I think that's the use of first person 2Wheels was talking about. Even if the overall work is third person, directly quoted thoughts can only be third person when the character is thinking about someone else. When people think about themselves, they use either first or second person. (Unless you have a character with a very strange psychological condition!)

    What you do get, though, are thoughts where no person at all is specified:
    Direct: Melissa gazed at the picture. That's absurd. Overpriced, too.
    Back to the original question: I usually italicize directly quoted thoughts, but I keep it brief and infrequent. More than a single line of italics IS hard to read. Sometimes, when I'm using a very deep penetrating third, I don't mark them at all. But I never, ever put them in quotes.
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  19. #44
    At least I don't need backing-up Samantha's_Song's Avatar
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    When I first started writing, I used to use direct thoughts; to me, if the person talks dialogue in direct, then why change to indirect for internal dialogue... Not that I knew they were called direct/indirect at the time though.
    My characters do a whole lot of thinking and I changed it all into indirect for some reason, but I'm wondering why I did this now anyway? Some thoughts don't come across with the same impact in indirect as to what they would in direct.

    Quote Originally Posted by FennelGiraffe View Post
    With internal thought:
    Indirect: Melissa gazed at the picture and thought she would never spend that kind of money for a few squiggles of paint.
    Direct: Melissa gazed at the picture. I'd never spend that kind of money for a few squiggles of paint.
    I think that's the use of first person 2Wheels was talking about. Even if the overall work is third person, directly quoted thoughts can only be third person when the character is thinking about someone else. When people think about themselves, they use either first or second person. (Unless you have a character with a very strange psychological condition!)

    What you do get, though, are thoughts where no person at all is specified:
    Direct: Melissa gazed at the picture. That's absurd. Overpriced, too.

  20. #45
    Knight Errant brad_b's Avatar
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    I tend to agree with Giraffe here, and Samantha. (can I do that?) The use of internal thoughts/dialogue should be used sparingly if italics are used. I use italics for thoughts when a character uses internal dialogue. If the character is merely thinking something I usually tag it so or word it in such a way that it's a given. I've seen italics used in dialogue sometimes to differentiate between speakers and wasn't impressed with the style. There's always the exception to the rule.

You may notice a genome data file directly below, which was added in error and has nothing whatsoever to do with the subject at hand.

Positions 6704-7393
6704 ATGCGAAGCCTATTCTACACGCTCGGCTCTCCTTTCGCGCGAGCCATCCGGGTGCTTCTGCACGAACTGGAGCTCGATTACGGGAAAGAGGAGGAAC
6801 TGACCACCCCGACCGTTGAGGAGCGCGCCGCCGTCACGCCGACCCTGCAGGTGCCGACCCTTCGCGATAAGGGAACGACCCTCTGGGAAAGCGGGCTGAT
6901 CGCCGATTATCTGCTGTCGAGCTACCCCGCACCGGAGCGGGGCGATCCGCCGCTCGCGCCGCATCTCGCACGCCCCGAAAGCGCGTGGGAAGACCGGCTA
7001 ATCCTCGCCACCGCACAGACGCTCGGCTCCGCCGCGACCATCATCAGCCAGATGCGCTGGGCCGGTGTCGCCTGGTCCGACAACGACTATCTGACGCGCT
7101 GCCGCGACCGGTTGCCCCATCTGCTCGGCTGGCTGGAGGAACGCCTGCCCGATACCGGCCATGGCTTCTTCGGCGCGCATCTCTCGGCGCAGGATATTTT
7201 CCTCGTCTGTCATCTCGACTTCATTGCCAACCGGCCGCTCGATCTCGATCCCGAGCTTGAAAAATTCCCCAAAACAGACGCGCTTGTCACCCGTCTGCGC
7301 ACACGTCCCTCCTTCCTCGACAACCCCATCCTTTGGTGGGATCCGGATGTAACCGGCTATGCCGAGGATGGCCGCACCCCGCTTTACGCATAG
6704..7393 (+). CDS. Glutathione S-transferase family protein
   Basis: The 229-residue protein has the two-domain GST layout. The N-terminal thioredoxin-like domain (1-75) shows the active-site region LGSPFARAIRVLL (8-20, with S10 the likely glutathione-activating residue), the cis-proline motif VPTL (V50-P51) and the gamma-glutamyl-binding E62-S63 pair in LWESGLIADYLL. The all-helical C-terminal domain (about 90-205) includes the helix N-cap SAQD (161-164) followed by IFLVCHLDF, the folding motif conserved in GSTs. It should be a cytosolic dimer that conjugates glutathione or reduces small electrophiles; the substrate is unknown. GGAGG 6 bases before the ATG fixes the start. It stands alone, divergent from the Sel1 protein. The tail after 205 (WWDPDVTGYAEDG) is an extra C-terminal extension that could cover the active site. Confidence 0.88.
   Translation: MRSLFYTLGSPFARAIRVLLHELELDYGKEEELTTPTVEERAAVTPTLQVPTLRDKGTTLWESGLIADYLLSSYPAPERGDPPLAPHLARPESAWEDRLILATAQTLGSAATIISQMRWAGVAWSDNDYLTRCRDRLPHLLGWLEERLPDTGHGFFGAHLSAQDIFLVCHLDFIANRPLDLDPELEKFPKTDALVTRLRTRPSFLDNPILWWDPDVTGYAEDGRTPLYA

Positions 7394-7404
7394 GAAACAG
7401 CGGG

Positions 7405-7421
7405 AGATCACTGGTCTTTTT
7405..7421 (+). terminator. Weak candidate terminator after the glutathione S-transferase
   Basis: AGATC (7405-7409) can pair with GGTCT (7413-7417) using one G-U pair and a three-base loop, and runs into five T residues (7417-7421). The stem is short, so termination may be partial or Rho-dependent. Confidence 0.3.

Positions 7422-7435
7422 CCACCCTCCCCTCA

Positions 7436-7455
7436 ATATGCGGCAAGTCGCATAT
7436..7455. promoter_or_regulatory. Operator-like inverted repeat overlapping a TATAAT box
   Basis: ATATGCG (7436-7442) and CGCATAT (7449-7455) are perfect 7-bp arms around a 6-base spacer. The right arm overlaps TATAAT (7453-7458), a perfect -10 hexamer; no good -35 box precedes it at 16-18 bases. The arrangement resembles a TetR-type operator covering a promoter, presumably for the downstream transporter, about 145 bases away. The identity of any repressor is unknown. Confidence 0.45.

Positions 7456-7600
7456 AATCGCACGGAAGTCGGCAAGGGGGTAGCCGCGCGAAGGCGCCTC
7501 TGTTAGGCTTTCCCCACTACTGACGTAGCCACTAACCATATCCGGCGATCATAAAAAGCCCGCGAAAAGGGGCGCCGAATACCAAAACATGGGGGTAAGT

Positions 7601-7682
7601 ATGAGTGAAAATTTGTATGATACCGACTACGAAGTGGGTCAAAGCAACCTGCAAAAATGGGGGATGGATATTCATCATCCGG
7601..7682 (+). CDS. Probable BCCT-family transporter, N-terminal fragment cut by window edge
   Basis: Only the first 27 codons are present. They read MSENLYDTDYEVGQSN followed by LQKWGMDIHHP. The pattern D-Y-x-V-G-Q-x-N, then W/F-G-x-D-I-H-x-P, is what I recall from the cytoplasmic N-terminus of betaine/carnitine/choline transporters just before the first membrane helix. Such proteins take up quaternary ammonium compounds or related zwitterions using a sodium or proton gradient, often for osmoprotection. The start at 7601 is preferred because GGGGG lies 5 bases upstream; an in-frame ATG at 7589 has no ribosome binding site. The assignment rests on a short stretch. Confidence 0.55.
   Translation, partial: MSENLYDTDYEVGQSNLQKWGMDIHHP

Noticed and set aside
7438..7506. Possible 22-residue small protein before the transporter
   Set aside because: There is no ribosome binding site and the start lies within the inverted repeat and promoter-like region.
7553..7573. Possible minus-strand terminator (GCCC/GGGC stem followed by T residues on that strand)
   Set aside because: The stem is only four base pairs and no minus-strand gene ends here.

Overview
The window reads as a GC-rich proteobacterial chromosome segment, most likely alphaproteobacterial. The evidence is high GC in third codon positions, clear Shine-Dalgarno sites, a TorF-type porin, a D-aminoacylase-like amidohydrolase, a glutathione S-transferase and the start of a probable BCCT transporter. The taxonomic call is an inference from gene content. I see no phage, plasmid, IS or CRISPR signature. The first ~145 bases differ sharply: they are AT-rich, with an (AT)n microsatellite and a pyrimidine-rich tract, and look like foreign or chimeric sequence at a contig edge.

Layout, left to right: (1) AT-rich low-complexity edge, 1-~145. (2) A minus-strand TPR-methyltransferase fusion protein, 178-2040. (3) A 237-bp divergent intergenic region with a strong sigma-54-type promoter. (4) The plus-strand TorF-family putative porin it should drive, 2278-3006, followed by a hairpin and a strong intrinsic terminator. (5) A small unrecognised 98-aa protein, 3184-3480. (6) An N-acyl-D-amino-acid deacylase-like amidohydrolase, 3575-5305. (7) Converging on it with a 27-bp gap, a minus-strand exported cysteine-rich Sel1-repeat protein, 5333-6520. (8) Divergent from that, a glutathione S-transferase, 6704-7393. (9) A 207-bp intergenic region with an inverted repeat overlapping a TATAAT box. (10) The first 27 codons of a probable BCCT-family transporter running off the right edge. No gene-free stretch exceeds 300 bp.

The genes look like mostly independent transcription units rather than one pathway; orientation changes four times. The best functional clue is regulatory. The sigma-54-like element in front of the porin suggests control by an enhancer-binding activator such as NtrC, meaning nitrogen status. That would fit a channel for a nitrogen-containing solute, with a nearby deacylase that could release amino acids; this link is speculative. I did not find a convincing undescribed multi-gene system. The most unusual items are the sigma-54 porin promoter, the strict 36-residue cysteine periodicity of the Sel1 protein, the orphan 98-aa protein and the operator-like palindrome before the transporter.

Example:

    "My psychiatrist says I have a split personality."

    No he doesn't.

    "Yes he does."

    That's on the extreme side since the person could be thinking or saying it out loud, but I trust you get the drift. I've also seen thoughts shown by using apostrophes, mostly in the older classics, probably before they had such things as italics. Once again it's personal preference, though industry standard wins out in the end. Hopefully the submission guidelines will tell how a publisher prefers formatting. The important aspect is not to lose or confuse the reader. As said before, consistency is the key.
    Last edited by brad_b; 12-25-2008 at 12:17 PM.
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  21. #46
    practical experience, FTW jmascia's Avatar
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    I am currently writing something where character thoughts are incredibly important. I struggled with distinguishing the characters' internal thoughts from the rest of the writing. I decided to go with the italics, which as Makai and others have mentioned, is pretty standard. But, it really does work.
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  22. #47
    practical experience, FTW veronie's Avatar
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    I like to use this: .o0(put thought here)
    =P

  23. #48
    Quiet Normally, Loud when Provoked adtabb's Avatar
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    While reading one of my favorite authors (has published about 100 books, among various other things), last night I found one whole paragraph of character thought. Only the word "I" near the end was in italics.

  24. #49
    give it to me straight Brandt's Avatar
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    I am in the quotes would be confusing camp. I haven't found the need so far in 1st person to use anything for thought. A long italicized passage seems wrong also. I don't have much experience so I'm wondering is this subjective or are there standards about this?

  25. #50
    practical experience, FTW Lil's Avatar
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    Personally, I would go for italics, but it really isn't something to get all bent out of shape about. Choose one method and be consistent. Then when you sell the book, the publisher will impose the house style on it.